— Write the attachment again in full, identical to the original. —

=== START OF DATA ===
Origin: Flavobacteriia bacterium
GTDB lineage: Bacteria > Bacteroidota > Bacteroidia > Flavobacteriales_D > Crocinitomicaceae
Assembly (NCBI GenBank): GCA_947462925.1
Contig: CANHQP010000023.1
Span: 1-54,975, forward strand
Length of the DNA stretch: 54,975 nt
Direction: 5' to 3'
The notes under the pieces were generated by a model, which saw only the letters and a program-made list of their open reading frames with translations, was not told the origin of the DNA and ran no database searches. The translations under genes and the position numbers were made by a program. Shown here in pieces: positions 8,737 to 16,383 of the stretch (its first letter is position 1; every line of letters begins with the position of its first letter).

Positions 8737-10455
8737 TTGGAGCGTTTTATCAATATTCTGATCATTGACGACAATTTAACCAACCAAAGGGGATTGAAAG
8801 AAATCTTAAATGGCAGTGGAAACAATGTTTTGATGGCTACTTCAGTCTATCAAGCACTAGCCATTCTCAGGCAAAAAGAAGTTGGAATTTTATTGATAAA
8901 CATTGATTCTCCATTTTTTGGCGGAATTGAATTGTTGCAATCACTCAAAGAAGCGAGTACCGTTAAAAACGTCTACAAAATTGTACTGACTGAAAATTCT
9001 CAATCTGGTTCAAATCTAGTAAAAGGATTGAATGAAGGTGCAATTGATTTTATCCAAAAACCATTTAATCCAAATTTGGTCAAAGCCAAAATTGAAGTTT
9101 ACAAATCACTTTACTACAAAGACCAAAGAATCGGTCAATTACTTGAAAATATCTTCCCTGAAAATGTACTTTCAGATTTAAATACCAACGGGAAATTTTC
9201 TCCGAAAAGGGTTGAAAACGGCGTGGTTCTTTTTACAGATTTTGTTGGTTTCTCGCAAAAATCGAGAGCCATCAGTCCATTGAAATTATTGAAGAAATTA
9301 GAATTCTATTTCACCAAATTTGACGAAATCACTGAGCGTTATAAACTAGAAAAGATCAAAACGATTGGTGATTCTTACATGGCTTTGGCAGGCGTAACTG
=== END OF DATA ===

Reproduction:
Origin: Flavobacteriia bacterium
GTDB lineage: Bacteria > Bacteroidota > Bacteroidia > Flavobacteriales_D > Crocinitomicaceae
Assembly (NCBI GenBank): GCA_947462925.1
Contig: CANHQP010000023.1
Span: 1-54,975, forward strand
Length of the DNA stretch: 54,975 nt
Direction: 5' to 3'
The notes under the pieces were generated by a model, which saw only the letters and a program-made list of their open reading frames with translations, was not told the origin of the DNA and ran no database searches. The translations under genes and the position numbers were made by a program. Shown here in pieces: positions 8,737 to 16,383 of the stretch (its first letter is position 1; every line of letters begins with the position of its first letter).

Positions 8737-10455
8737 TTGGAGCGTTTTATCAATATTCTGATCATTGACGACAATTTAACCAACCAAAGGGGATTGAAAG
8801 AAATCTTAAATGGCAGTGGAAACAATGTTTTGATGGCTACTTCAGTCTATCAAGCACTAGCCATTCTCAGGCAAAAAGAAGTTGGAATTTTATTGATAAA
8901 CATTGATTCTCCATTTTTTGGCGGAATTGAATTGTTGCAATCACTCAAAGAAGCGAGTACCGTTAAAAACGTCTACAAAATTGTACTGACTGAAAATTCT
9001 CAATCTGGTTCAAATCTAGTAAAAGGATTGAATGAAGGTGCAATTGATTTTATCCAAAAACCATTTAATCCAAATTTGGTCAAAGCCAAAATTGAAGTTT
9101 ACAAATCACTTTACTACAAAGACCAAAGAATCGGTCAATTACTTGAAAATATCTTCCCTGAAAATGTACTTTCAGATTTAAATACCAACGGGAAATTTTC
9201 TCCGAAAAGGGTTGAAAACGGCGTGGTTCTTTTTACAGATTTTGTTGGTTTCTCGCAAAAATCGAGAGCCATCAGTCCATTGAAATTATTGAAGAAATTA
9301 GAATTCTATTTCACCAAATTTGACGAAATCACTGAGCGTTATAAACTAGAAAAGATCAAAACGATTGGTGATTCTTACATGGCTTTGGCAGGCGTAACTG